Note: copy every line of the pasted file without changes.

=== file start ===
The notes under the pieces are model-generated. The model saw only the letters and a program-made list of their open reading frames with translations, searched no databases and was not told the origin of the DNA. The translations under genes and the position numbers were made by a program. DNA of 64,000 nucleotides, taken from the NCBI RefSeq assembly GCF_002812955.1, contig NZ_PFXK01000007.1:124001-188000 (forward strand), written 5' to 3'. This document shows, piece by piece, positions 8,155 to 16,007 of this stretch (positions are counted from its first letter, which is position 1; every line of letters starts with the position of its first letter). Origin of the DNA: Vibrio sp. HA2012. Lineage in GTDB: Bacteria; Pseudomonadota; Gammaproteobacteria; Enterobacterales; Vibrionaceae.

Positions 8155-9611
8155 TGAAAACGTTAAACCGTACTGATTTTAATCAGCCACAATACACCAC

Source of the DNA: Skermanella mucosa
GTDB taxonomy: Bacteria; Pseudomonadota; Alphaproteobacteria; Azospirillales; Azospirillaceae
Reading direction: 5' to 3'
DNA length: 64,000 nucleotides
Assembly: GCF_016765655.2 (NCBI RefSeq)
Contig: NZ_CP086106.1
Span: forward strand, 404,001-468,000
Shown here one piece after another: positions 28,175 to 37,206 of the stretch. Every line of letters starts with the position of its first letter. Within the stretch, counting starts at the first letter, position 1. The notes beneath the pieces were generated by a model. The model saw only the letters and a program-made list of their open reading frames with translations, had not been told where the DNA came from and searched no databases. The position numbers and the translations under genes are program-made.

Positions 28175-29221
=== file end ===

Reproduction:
The notes under the pieces are model-generated. The model saw only the letters and a program-made list of their open reading frames with translations, searched no databases and was not told the origin of the DNA. The translations under genes and the position numbers were made by a program. DNA of 64,000 nucleotides, taken from the NCBI RefSeq assembly GCF_002812955.1, contig NZ_PFXK01000007.1:124001-188000 (forward strand), written 5' to 3'. This document shows, piece by piece, positions 8,155 to 16,007 of this stretch (positions are counted from its first letter, which is position 1; every line of letters starts with the position of its first letter). Origin of the DNA: Vibrio sp. HA2012. Lineage in GTDB: Bacteria; Pseudomonadota; Gammaproteobacteria; Enterobacterales; Vibrionaceae.

Positions 8155-9611
8155 TGAAAACGTTAAACCGTACTGATTTTAATCAGCCACAATACACCAC

Source of the DNA: Skermanella mucosa
GTDB taxonomy: Bacteria; Pseudomonadota; Alphaproteobacteria; Azospirillales; Azospirillaceae
Reading direction: 5' to 3'
DNA length: 64,000 nucleotides
Assembly: GCF_016765655.2 (NCBI RefSeq)
Contig: NZ_CP086106.1
Span: forward strand, 404,001-468,000
Shown here one piece after another: positions 28,175 to 37,206 of the stretch. Every line of letters starts with the position of its first letter. Within the stretch, counting starts at the first letter, position 1. The notes beneath the pieces were generated by a model. The model saw only the letters and a program-made list of their open reading frames with translations, had not been told where the DNA came from and searched no databases. The position numbers and the translations under genes are program-made.

Positions 28175-29221